Date of Award
Dr. Trey Berry
Dr. Wendy Richter
Dr. Kevin Brennan
Pointilism is described as "the application of paint in small dots and brush strokes so as to create an effect of blending." From a distance, the artistic style of pointilism appears to be a complete work of art but closer inspection reveals a series of miniscule dots that combine to form the entire image on the canvas. The American Civil War is a large portrait in American history. However, its description is not limited to battles and war heroes. A true portrait encompasses all aspects of the war effort from the citizens on the home front to the soldiers in the field. All these tiny points combine to complete the portrait rather than to leave the viewer with an incomplete image.
The war effort in Clark County, Arkansas, earned a position as one of the many dots that satisfy the portrait. Efforts in the county covered every aspect of life for the ordinary citizen. Although no major battles occurred in the area, Clark County became an important supply depot to the Trans-Mississippi Army. The city of Arkadelphia sits at the crossroads of the Ouachita River and the Southwest Trail, which along with the natural resources of the area and the existing factories, made it an ideal location for a supply depot. Factories produced salt, clothing, medical chemicals, and munitions for the Confederate Army. Many families sent their husbands and sons to fight in the war, often taking them to far away states. The citizens of Clark County labored day and night to supply the Confederate war effort. To understand the importance of the country to the war effort in Arkansas, the historian must examine every aspect of the war that affected the ordinary citizens.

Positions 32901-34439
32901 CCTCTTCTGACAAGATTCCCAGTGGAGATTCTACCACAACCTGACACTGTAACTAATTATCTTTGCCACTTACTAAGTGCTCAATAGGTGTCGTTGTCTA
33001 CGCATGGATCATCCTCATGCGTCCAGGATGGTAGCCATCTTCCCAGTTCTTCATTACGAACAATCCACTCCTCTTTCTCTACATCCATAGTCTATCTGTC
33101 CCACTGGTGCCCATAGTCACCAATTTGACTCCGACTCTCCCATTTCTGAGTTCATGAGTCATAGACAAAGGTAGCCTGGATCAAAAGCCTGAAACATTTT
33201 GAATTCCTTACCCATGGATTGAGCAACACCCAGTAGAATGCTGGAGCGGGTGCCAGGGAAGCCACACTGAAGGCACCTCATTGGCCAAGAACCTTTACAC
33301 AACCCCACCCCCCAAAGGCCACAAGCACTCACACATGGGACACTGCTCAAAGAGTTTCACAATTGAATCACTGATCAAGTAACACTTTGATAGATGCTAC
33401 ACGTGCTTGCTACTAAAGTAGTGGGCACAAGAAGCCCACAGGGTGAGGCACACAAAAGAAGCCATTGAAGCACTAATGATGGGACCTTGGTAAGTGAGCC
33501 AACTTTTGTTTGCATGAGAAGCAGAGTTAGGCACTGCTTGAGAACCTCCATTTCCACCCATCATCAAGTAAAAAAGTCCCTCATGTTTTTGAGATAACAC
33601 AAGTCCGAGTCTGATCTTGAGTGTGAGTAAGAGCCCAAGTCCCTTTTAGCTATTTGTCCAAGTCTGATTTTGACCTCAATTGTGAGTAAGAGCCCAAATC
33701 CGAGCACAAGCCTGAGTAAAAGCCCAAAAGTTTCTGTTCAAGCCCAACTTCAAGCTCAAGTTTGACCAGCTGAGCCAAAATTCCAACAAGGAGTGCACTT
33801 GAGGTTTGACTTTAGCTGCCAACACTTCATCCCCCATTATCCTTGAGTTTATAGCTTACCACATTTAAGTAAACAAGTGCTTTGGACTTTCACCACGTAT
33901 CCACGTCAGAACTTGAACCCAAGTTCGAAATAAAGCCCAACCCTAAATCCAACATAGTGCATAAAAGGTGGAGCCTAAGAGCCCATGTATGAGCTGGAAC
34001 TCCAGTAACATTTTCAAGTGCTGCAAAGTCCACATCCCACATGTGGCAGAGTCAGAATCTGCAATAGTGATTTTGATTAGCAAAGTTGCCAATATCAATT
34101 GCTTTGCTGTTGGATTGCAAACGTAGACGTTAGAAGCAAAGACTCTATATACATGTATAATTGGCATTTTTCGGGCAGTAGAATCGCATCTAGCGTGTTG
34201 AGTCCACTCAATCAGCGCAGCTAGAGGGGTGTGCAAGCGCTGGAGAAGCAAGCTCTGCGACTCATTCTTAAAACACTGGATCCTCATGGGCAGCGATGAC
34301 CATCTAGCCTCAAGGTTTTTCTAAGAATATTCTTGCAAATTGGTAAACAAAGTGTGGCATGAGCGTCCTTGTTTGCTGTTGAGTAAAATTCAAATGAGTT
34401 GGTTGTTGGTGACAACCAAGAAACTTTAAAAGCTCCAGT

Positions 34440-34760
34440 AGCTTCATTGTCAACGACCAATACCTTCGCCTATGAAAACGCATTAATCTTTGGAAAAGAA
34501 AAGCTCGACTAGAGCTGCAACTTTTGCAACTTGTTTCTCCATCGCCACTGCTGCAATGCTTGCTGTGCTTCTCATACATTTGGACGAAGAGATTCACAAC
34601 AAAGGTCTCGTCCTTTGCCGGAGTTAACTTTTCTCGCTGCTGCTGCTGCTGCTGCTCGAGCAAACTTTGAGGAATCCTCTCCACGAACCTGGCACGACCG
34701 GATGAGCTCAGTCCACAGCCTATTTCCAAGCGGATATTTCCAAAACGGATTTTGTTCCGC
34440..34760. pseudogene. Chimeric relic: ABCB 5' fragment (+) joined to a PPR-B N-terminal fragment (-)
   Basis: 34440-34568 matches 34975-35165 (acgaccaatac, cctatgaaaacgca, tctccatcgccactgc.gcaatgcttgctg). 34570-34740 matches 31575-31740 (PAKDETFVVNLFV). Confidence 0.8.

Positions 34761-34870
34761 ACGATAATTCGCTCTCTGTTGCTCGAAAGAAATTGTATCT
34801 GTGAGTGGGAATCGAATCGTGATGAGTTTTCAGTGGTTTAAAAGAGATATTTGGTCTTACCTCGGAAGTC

Harper, Stephanie, "Snapshot Within a Portrait: The Civil War in Clark County, Arkansas, 1861-1865" (2001). Honors Theses. 120.